Funke Mediengruppe shares its journey to a user-first strategy

By Shelley Seale

INMA

Austin, Texas, USA

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Funke Mediengruppe started a user-first initiative in late 2017 with an understanding that when it comes to sales, the media publisher needed to give customers reasons to buy its product and make that process as easy as possible.

Speaking at INMA’s Media Innovation Week in Hamburg, Germany, Ruth Betz explained this transition. When Funke starting changing internally, the focus was to make it as easy as possible for people to become subscribers.

“That was the first part of the project. It was really a good technical product approach,” Betz said. “When I joined the company a year ago, we took it to the next level.”

This entailed getting a deeper understanding of the company’s audience, she said: “We really needed to understand what we are really offering here and who we are offering it to.”

The question for the Funke team became: How does the editorial department deal with the reader of the future?

“Do they keep doing what they are doing, having a print-first approach, or should it be a purely digital-first approach? There were a lot of discussions going on.”

When Betz joined the discussion, she said it didn’t really matter whether it was print or digital — that was just the device by which their content was delivered.

“What we should talk about is the user. What does the user want?” she offered. “What are the needs of the user? And the moment we understand what does the user need, we can offer him the perfect story. And actually, I don’t care if that’s in print, or on mobile, or in an app, or the newspaper. We will deliver the perfect story, and then we will put it on the device that is needed.”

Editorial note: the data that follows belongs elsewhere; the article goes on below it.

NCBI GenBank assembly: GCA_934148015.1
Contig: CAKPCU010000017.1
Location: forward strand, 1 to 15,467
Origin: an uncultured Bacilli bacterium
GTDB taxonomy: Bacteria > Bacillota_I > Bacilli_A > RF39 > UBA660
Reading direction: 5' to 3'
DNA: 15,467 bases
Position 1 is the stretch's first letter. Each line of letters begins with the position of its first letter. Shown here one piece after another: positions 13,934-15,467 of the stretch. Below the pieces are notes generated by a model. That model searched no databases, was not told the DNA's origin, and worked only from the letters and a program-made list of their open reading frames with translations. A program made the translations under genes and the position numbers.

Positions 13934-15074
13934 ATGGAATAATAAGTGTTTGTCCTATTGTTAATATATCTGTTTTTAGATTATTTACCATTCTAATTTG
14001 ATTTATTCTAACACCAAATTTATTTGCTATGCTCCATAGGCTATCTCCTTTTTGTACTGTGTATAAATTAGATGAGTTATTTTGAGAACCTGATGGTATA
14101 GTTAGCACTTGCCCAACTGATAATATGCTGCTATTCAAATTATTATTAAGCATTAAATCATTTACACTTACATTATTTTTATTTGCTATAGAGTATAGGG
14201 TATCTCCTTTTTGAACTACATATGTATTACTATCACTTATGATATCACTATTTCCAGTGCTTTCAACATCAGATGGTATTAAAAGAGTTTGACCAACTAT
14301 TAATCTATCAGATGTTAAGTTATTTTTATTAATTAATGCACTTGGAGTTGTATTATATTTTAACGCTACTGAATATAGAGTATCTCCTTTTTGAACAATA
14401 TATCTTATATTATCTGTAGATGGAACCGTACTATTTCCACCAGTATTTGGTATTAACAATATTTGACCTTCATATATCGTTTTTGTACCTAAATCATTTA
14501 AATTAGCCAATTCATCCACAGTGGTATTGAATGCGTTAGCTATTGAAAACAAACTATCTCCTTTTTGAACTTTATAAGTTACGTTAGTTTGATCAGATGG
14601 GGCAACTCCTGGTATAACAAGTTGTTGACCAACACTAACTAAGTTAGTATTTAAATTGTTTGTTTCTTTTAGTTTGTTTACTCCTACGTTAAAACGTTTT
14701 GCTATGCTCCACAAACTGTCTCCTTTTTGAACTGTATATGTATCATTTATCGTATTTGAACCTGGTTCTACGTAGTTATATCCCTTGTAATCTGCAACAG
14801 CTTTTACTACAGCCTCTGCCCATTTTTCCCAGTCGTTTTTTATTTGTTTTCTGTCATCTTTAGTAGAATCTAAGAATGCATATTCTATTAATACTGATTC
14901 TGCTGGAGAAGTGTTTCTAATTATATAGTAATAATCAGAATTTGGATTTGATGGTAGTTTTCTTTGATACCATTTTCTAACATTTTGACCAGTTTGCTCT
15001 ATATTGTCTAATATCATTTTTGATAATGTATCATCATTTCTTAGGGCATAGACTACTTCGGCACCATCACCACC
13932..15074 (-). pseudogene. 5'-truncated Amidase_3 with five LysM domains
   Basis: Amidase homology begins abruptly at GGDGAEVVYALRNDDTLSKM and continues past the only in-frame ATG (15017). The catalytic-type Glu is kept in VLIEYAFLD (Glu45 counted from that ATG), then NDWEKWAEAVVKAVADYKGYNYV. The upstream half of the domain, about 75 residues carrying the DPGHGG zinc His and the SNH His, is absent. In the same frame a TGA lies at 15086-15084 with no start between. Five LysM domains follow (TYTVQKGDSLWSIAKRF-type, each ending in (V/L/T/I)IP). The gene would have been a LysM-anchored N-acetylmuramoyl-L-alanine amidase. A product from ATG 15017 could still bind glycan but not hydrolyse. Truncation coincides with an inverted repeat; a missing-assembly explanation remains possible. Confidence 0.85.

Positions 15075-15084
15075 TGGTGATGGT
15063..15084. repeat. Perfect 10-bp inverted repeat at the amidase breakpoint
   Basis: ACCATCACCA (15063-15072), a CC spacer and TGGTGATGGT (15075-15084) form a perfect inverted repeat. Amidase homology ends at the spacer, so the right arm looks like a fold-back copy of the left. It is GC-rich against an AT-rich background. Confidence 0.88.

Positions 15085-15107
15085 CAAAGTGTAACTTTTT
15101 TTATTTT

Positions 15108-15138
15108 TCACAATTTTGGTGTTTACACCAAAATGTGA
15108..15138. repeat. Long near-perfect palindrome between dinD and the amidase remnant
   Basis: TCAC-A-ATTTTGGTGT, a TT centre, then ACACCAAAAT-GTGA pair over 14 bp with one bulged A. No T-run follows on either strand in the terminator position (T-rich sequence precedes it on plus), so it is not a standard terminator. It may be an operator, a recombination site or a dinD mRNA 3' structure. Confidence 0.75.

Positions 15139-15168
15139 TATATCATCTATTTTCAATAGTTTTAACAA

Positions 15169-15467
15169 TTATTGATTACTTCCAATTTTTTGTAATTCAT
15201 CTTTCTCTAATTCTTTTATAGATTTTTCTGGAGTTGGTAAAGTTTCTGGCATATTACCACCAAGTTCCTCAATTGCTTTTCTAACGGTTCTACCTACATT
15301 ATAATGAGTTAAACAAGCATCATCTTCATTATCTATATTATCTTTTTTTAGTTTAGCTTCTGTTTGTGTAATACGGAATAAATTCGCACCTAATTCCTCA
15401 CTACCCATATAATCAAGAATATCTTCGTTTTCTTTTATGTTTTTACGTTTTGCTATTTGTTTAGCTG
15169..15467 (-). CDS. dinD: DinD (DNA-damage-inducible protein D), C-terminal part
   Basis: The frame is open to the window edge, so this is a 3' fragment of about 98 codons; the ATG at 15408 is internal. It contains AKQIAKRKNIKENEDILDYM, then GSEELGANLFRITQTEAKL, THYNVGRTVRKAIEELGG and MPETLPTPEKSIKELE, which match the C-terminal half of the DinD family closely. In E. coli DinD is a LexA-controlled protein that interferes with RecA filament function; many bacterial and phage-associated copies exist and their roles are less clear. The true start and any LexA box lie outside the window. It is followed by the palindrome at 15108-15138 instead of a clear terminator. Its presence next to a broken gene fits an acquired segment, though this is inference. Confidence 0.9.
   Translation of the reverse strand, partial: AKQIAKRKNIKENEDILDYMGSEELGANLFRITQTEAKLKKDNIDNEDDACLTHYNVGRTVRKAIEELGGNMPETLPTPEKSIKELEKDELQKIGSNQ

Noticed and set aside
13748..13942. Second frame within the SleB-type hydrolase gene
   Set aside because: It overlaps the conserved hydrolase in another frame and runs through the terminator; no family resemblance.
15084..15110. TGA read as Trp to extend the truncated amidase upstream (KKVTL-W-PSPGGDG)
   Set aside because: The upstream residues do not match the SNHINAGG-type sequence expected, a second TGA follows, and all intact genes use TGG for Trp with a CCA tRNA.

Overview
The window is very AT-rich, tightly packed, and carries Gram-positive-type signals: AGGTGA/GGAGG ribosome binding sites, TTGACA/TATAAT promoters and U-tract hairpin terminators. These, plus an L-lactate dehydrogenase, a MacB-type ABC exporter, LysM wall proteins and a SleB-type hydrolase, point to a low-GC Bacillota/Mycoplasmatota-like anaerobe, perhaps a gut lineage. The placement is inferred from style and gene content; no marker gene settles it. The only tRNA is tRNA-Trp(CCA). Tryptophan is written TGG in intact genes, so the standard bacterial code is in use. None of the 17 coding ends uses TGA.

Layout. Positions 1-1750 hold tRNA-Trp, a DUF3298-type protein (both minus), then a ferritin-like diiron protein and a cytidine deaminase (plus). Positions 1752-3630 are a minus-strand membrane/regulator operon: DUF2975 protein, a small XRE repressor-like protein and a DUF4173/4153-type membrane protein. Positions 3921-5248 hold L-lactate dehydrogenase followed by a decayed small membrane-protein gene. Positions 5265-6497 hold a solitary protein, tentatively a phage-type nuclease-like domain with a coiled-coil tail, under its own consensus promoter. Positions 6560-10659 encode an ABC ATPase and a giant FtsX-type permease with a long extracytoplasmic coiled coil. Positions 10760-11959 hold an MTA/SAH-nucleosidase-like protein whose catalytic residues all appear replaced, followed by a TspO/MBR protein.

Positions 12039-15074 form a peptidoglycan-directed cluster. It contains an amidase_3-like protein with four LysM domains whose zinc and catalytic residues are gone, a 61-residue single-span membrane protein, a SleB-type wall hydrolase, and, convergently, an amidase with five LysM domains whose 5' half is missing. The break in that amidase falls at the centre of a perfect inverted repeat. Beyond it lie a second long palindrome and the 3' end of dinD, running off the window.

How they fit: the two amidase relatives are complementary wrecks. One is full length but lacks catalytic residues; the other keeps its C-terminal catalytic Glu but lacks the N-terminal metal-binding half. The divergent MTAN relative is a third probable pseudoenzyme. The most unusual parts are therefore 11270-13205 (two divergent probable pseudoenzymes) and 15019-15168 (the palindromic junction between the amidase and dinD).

That is the approach that Betz called user-first, and the chief editors agreed. From that point, the entire team held conferences and workshops across the various Funke brands to forward this user-first project and look at their audience data.

“If you know they are converting into a subscription at nine o’clock in the evening, why do we publish most of the stuff at 12 o’clock?” she asked. “It does not match. So the moment we realised they are users and they have different times when they need our stories, and we really want to focus on the user first, then we need to change our workflows.”

This meant taking a close look at how the team planned weekend coverage and what stories would be published at what times. They also looked at staff roles and structure, bringing editorial and sales together.

“After that we developed new strategies for every editorial office,” Betz said. “One by one, they all joined the user-first strategy.”

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